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Alright, so this is how I am doing it:

float xrot = 0;
float yrot = 0;
float zrot = 0;

Quaternion q = new Quaternion().fromRotationMatrix(player.model.getRotation());
if (q.getW() > 1) {
    q.normalizeLocal();
}

float angle = (float) (2 * Math.acos(q.getW()));
double s = Math.sqrt(1-q.getW()*q.getW());

// test to avoid divide by zero, s is always positive due to sqrt
// if s close to zero then direction of axis not important
if (s < 0.001) {
    // if it is important that axis is normalised then replace with x=1; y=z=0;
    xrot = q.getXf(); 
    yrot = q.getYf();
    zrot = q.getZf();
    // z = q.getZ();
} else {
    xrot = (float) (q.getXf() / s); // normalise axis
    yrot = (float) (q.getYf() / s);
    zrot = (float) (q.getZf() / s);
}

But it doesn't seem to work when I try to put it into use:

player.model.addTranslation(xrot * player.speed, 0, zrot * player.speed);

AddTranslation takes 3 numbers to move my model by than many spaces (x, y, z), but hen I give it the numbers above it doesn't move the model in the direction it has been rotated (on the XZ plane)

Why isn't this working?

Edit: new code, though it's about 45 degrees off now.

Vector3 move = new Vector3();
move = player.model.getRotation().applyPost(new Vector3(1,0,0), move);
move.multiplyLocal(-player.speed);
player.model.addTranslation(move);
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1 Answer 1

up vote 1 down vote accepted

xrot, yrot, and zrot define the axis of the rotation specified by the quaternion. I don't think you want to be using them in your addTranslation() call...in general, that won't have anything to do with the direction of motion.

What I mean by that is: your 3-D object -- let's say for the sake of argument that it's an airplane -- will have a certain preferred direction of motion in its original coordinate system. So if the original orientation has the center of mass at the origin, and the propeller somewhere along the +X axis, the plane wants to fly in the +X direction.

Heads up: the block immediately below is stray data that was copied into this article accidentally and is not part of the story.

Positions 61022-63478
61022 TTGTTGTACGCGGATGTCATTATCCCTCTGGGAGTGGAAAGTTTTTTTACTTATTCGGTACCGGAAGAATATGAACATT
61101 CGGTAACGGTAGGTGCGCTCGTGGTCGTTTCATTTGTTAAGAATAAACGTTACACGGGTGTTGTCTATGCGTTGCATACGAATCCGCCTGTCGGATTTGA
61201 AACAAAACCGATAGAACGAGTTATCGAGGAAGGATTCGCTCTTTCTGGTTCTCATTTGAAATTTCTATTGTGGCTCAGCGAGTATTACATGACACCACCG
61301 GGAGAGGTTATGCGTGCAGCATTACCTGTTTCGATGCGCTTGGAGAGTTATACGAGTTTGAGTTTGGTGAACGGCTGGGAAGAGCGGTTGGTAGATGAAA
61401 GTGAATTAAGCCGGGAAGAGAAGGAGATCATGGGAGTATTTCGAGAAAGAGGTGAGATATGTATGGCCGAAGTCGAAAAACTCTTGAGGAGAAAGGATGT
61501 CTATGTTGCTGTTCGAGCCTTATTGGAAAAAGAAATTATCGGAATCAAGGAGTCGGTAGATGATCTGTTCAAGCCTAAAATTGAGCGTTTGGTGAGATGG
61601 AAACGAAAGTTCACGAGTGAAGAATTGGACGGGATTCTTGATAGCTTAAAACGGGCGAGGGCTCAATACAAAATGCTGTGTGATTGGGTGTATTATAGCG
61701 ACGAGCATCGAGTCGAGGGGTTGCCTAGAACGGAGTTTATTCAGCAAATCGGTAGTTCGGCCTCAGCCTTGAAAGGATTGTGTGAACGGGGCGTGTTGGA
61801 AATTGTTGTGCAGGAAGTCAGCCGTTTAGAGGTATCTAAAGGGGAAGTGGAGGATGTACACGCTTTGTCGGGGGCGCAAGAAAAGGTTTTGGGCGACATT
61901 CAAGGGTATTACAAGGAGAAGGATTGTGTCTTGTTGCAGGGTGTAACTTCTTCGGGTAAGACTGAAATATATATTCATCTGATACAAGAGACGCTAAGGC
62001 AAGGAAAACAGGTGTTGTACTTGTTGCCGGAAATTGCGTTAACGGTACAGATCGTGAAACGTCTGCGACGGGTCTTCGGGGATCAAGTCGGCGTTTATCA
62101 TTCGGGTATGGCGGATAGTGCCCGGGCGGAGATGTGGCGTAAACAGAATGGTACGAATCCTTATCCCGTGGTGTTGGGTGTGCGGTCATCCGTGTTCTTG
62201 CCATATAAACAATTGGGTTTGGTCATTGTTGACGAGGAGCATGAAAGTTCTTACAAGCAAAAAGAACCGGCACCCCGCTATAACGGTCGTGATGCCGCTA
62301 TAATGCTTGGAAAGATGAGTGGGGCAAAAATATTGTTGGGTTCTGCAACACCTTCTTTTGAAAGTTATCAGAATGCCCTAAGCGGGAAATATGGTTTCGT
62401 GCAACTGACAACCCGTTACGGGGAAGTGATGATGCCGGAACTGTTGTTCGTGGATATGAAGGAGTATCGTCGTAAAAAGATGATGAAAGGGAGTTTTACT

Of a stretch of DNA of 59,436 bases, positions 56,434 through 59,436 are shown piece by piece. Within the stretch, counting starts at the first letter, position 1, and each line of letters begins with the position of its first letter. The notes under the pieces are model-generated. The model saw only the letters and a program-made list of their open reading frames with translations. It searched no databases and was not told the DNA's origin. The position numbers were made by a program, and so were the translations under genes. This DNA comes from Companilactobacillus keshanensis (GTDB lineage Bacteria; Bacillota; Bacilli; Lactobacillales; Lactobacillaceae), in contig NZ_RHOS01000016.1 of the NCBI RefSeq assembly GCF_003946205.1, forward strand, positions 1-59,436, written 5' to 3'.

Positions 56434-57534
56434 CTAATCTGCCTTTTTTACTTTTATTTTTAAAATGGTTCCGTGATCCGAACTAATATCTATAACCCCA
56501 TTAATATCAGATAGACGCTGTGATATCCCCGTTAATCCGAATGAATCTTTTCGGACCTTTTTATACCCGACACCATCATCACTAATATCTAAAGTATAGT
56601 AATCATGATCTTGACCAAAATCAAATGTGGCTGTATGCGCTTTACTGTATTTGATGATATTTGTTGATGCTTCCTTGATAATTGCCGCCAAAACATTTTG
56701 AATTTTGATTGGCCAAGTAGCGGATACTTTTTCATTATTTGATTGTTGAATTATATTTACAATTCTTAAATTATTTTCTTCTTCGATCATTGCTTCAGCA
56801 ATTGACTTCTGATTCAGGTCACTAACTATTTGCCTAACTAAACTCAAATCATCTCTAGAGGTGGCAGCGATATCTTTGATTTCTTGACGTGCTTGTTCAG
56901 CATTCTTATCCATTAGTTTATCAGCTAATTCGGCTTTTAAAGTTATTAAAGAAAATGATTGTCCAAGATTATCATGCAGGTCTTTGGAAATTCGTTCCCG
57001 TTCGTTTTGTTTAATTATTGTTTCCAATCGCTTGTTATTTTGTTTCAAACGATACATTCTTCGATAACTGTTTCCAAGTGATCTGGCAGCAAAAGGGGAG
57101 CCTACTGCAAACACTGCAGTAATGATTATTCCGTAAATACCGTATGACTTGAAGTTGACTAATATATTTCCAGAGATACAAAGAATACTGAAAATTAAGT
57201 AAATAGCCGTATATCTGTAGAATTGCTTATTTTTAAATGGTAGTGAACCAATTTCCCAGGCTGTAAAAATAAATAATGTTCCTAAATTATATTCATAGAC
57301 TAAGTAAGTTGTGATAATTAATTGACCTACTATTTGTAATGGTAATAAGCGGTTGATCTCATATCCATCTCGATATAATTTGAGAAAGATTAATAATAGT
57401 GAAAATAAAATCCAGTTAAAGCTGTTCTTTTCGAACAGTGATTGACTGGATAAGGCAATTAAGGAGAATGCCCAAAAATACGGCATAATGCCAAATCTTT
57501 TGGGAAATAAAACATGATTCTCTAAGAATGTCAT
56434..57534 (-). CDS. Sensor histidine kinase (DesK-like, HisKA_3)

Now you introduce some coordinate transformation that rotates the airplane into some other orientation. That rotation is described by a rotation matrix, or equivalently, by a quaternion. Which way does the plane want to move after the rotation?

You could find that by taking a unit vector in the +X direction: (1.0, 0.0, 0.0), then applying the rotation matrix or quaternion to that vector to transform it into the new coordinate system. (Then scale it by the speed, as you're doing above.) The X, Y, and Z components of the transformed, scaled vector give the desired incremental motion along each axis. That transformed vector is generally not going to be the rotation axis of the quaternion, and I think that's probably your problem.

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thank you, but how do I apply a matrix/quaternion to a vector? –  William Dec 14 '10 at 2:30
    
For 3x3 rotation matrix M, and column vector V, the rotated vector U is given by the matrix product U = MV. –  Jim Lewis Dec 14 '10 at 2:39
    
Alright that worked very nicely but it's about -45 degrees off. Any way to fix that? Hmmm, make that -90 degrees off –  William Dec 14 '10 at 3:03
    
I've updated the question with the new code I'm using –  William Dec 14 '10 at 3:13
    
It's hard to say anything more without knowing what your inputs, expected outputs, and observed outputs were. –  Jim Lewis Dec 14 '10 at 3:37

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